Mortgages: It's time to get your fix

David Burrows surveys the deals that will lock you into low rates
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The Independent Online
ocking into a 7.75 per cent fixed-rate mortgage just over a year ago was probably not the cleverest decision I have ever made. I could have been paying a variable rate of (at most) 6.85 per cent by now.

So are fixed rates even worth considering in the present climate? There is a strong argument to get on the boat now as rates aren't going to go much lower than the present "best deals" of around 5.5 per cent.

If you can't bear to lock yourself into a fix, you could consider a discounted rate, which shaves a small amount off standard mortgage rates for a fixed term.

One feature in favour of discount mortgages is that they can offer greater flexibility. For instance, if you want to make partial repayments or overpay on your monthly mortgage repayments, you can get good discount deals that do not have redemption penalties.

It is also worth considering deals that combine discounts with a cap - meaning your interest rate can't go any higher than the advertised capped rate. These deals are rare at the moment (although broker John Charcol offers a package), but you are getting the best of both worlds in effect. You can also switch to a fixed rate with protection at no cost.

The abolition of mortgage indemnity guarantees has been welcomed by consumers. The MIG was a pointless form of insurance from the customer's point of view, as it basically meant you paid for the insurer to buy an insurance policy which paid out in the event of you defaulting on the loan.

And even when the MIG paid out, the lender could still come after you for the missing payments and demand the sale of the house.

As so often in these cases, the lenders have appeared to be extremely generous by dumping the MIG - and then come up with some clever ways to claw back the money.

The Halifax took the lead last year, abolishing the MIG on deals of up to 95 per cent of the property's value. Now most lenders don't charge an MIG unless you want to borrow more than 90 per cent.

But you must be aware of the fact that lenders could be recouping what they have lost on MIG payments by charging extra interest on higher "loan to value" deals - loans over 95 per cent.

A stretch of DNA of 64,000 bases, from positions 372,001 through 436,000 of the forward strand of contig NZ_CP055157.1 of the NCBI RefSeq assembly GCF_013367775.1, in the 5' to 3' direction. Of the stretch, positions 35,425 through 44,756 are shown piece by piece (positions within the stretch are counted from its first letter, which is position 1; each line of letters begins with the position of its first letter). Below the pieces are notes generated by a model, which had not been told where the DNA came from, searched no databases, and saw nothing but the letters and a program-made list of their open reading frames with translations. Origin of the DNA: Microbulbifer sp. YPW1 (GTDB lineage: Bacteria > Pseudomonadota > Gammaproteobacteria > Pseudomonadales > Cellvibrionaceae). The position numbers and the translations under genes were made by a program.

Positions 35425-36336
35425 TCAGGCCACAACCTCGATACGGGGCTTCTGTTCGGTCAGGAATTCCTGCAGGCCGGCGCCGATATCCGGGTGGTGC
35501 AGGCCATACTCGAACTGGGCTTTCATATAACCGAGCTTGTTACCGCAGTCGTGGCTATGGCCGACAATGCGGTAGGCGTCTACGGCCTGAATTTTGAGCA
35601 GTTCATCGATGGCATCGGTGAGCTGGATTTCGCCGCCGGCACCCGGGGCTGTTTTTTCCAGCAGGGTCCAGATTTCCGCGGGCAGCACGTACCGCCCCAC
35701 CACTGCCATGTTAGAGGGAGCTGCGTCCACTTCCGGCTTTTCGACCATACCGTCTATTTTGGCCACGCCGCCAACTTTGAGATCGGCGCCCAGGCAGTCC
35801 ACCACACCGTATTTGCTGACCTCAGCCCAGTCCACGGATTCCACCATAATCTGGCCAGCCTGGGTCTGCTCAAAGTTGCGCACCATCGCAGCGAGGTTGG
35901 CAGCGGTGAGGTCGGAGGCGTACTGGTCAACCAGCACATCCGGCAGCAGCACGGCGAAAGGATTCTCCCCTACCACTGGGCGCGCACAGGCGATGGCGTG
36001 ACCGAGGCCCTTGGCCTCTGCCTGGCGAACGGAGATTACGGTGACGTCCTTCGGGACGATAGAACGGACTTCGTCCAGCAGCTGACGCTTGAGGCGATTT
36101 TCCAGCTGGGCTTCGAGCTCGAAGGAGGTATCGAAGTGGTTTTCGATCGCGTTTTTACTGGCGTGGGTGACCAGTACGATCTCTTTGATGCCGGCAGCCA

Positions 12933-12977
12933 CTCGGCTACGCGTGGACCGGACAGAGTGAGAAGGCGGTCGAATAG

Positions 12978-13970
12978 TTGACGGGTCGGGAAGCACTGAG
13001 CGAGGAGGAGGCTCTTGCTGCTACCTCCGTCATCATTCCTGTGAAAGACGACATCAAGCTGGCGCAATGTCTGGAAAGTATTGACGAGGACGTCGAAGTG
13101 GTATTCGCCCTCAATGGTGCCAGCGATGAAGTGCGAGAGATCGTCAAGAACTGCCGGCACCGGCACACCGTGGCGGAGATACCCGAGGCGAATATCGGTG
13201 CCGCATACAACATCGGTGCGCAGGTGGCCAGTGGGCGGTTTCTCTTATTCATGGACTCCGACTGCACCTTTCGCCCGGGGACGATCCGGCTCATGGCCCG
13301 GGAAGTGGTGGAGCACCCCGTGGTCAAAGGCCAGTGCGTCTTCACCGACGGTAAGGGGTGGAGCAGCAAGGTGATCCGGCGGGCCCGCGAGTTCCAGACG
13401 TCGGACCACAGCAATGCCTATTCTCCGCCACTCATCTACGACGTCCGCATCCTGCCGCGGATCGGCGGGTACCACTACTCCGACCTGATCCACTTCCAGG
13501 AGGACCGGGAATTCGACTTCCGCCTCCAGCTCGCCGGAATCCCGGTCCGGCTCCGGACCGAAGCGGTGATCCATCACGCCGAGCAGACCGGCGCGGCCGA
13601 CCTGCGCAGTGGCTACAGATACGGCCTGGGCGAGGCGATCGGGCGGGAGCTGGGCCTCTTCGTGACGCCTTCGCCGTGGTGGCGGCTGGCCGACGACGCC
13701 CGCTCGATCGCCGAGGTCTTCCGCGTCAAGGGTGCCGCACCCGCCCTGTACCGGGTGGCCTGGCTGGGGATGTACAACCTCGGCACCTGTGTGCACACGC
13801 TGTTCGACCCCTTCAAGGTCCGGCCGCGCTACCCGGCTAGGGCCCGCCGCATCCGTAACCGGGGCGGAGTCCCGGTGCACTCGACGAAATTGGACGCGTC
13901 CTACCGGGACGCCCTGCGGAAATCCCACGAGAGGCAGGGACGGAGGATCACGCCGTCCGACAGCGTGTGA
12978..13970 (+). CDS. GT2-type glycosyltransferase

The Alliance & Leicester's five-year fixed-rate deals, for example, offer 5.75 per cent up to 80 per cent; 5.95 per cent up to 90 per cent; and 6.25 per cent for loans of 90 per cent plus. The Bradford & Bingley also covers its MIG losses in this way.

Other hidden costs to look out for are compulsory insurance policies such as buildings and contents, and Accident, Sickness and Unemployment insurance (ASU).

You will always pay over the odds if there is compulsory insurance as part of the package because you cannot shop around. Some lenders have compulsory buildings but not contents insurance.

It is worth remembering that if you are buying a flat as a lease-holder, in theory it should be the freeholder who is responsible for the buildings insurance; you should not be liable.

In some cases, lenders will charge a pounds 25 administration fee if buildings insurance is not arranged with them. Additionally, if there is an electronic transfer of funds from the lender to your solicitor (on completion), there is usually a charge of pounds 20.

If these charges are significantly more, you should consider looking at all the small print elsewhere in the deal.

It is always a good practice to check how and when the first mortgage instalment will be paid. With some lenders, the first mortgage interest payment is demanded a month from completion or at the beginning or end of the month. Some collect in advance or in arrears.

The bottom line is that your first cheque may have to include two monthly interest payments, so budget for it.